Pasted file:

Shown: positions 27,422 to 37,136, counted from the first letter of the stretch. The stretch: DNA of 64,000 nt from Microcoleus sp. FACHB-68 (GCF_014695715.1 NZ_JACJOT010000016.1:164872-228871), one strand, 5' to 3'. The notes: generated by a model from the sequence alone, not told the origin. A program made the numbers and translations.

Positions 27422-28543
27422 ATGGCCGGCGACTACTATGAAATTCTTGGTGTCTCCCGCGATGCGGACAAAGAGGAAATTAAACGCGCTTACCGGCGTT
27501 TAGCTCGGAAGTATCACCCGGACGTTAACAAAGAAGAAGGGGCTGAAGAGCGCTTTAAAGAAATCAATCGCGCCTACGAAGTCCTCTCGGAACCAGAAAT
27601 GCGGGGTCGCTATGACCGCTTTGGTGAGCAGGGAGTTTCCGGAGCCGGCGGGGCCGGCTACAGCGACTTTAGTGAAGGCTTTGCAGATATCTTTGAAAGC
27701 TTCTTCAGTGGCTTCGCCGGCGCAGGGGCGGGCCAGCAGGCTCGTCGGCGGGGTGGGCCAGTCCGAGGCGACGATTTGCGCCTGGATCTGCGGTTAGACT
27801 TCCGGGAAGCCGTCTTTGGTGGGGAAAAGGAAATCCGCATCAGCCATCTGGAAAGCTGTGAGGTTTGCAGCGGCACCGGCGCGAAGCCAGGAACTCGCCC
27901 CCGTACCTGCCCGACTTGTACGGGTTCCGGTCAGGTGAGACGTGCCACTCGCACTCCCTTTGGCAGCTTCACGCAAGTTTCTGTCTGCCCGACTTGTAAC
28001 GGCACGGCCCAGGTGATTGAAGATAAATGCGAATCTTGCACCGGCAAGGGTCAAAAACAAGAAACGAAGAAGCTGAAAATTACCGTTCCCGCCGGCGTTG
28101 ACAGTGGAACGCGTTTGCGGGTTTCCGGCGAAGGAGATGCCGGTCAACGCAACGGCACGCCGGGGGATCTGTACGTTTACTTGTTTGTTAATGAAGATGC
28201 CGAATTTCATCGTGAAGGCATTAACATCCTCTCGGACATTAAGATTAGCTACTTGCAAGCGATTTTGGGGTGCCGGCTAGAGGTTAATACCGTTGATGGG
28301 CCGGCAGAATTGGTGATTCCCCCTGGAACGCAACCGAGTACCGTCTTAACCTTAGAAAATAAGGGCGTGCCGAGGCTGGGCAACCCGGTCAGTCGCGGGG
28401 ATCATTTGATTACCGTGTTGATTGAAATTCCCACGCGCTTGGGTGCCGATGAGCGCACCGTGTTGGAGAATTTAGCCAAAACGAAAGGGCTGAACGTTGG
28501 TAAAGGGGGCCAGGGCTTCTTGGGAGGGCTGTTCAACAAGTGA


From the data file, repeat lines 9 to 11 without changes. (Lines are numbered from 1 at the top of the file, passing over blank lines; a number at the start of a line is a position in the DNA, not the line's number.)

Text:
28001 GGCACGGCCCAGGTGATTGAAGATAAATGCGAATCTTGCACCGGCAAGGGTCAAAAACAAGAAACGAAGAAGCTGAAAATTACCGTTCCCGCCGGCGTTG
28101 ACAGTGGAACGCGTTTGCGGGTTTCCGGCGAAGGAGATGCCGGTCAACGCAACGGCACGCCGGGGGATCTGTACGTTTACTTGTTTGTTAATGAAGATGC
28201 CGAATTTCATCGTGAAGGCATTAACATCCTCTCGGACATTAAGATTAGCTACTTGCAAGCGATTTTGGGGTGCCGGCTAGAGGTTAATACCGTTGATGGG